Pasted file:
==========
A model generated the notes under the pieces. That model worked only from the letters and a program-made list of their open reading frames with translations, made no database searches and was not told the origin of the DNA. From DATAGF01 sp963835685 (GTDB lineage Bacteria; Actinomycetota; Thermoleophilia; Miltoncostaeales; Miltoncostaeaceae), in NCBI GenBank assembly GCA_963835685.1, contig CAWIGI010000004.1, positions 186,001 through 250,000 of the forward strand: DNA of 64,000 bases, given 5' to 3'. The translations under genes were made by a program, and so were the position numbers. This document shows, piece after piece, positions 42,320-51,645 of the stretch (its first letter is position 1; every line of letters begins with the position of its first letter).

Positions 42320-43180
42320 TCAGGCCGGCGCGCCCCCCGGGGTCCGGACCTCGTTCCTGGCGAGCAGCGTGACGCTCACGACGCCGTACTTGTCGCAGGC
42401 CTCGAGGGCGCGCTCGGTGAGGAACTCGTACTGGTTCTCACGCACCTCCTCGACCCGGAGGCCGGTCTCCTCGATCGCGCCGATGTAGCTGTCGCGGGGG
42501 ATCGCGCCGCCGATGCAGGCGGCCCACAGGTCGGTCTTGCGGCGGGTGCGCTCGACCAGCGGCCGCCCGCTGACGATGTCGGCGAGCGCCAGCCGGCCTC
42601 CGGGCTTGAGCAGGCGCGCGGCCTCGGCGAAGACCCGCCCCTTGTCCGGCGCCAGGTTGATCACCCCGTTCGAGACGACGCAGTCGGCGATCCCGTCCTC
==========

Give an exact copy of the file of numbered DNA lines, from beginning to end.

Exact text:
A model generated the notes under the pieces. That model worked only from the letters and a program-made list of their open reading frames with translations, made no database searches and was not told the origin of the DNA. From DATAGF01 sp963835685 (GTDB lineage Bacteria; Actinomycetota; Thermoleophilia; Miltoncostaeales; Miltoncostaeaceae), in NCBI GenBank assembly GCA_963835685.1, contig CAWIGI010000004.1, positions 186,001 through 250,000 of the forward strand: DNA of 64,000 bases, given 5' to 3'. The translations under genes were made by a program, and so were the position numbers. This document shows, piece after piece, positions 42,320-51,645 of the stretch (its first letter is position 1; every line of letters begins with the position of its first letter).

Positions 42320-43180
42320 TCAGGCCGGCGCGCCCCCCGGGGTCCGGACCTCGTTCCTGGCGAGCAGCGTGACGCTCACGACGCCGTACTTGTCGCAGGC
42401 CTCGAGGGCGCGCTCGGTGAGGAACTCGTACTGGTTCTCACGCACCTCCTCGACCCGGAGGCCGGTCTCCTCGATCGCGCCGATGTAGCTGTCGCGGGGG
42501 ATCGCGCCGCCGATGCAGGCGGCCCACAGGTCGGTCTTGCGGCGGGTGCGCTCGACCAGCGGCCGCCCGCTGACGATGTCGGCGAGCGCCAGCCGGCCTC
42601 CGGGCTTGAGCAGGCGCGCGGCCTCGGCGAAGACCCGCCCCTTGTCCGGCGCCAGGTTGATCACCCCGTTCGAGACGACGCAGTCGGCGATCCCGTCCTC